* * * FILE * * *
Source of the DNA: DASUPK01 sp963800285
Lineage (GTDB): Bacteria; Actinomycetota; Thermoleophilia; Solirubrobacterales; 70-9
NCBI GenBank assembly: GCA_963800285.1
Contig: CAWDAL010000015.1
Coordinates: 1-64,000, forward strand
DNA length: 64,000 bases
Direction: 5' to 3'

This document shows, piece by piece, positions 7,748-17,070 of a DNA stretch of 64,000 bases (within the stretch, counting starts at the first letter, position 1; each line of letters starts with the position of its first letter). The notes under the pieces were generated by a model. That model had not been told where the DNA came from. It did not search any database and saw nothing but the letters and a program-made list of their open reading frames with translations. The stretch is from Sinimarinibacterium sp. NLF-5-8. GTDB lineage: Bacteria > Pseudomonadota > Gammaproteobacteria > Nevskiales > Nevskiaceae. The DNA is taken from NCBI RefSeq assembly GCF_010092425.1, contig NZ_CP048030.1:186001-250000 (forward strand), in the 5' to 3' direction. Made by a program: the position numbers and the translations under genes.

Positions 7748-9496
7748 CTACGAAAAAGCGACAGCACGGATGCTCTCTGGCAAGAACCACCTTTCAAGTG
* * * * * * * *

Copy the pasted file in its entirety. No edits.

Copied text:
Source of the DNA: DASUPK01 sp963800285
Lineage (GTDB): Bacteria; Actinomycetota; Thermoleophilia; Solirubrobacterales; 70-9
NCBI GenBank assembly: GCA_963800285.1
Contig: CAWDAL010000015.1
Coordinates: 1-64,000, forward strand
DNA length: 64,000 bases
Direction: 5' to 3'

This document shows, piece by piece, positions 7,748-17,070 of a DNA stretch of 64,000 bases (within the stretch, counting starts at the first letter, position 1; each line of letters starts with the position of its first letter). The notes under the pieces were generated by a model. That model had not been told where the DNA came from. It did not search any database and saw nothing but the letters and a program-made list of their open reading frames with translations. The stretch is from Sinimarinibacterium sp. NLF-5-8. GTDB lineage: Bacteria > Pseudomonadota > Gammaproteobacteria > Nevskiales > Nevskiaceae. The DNA is taken from NCBI RefSeq assembly GCF_010092425.1, contig NZ_CP048030.1:186001-250000 (forward strand), in the 5' to 3' direction. Made by a program: the position numbers and the translations under genes.

Positions 7748-9496
7748 CTACGAAAAAGCGACAGCACGGATGCTCTCTGGCAAGAACCACCTTTCAAGTG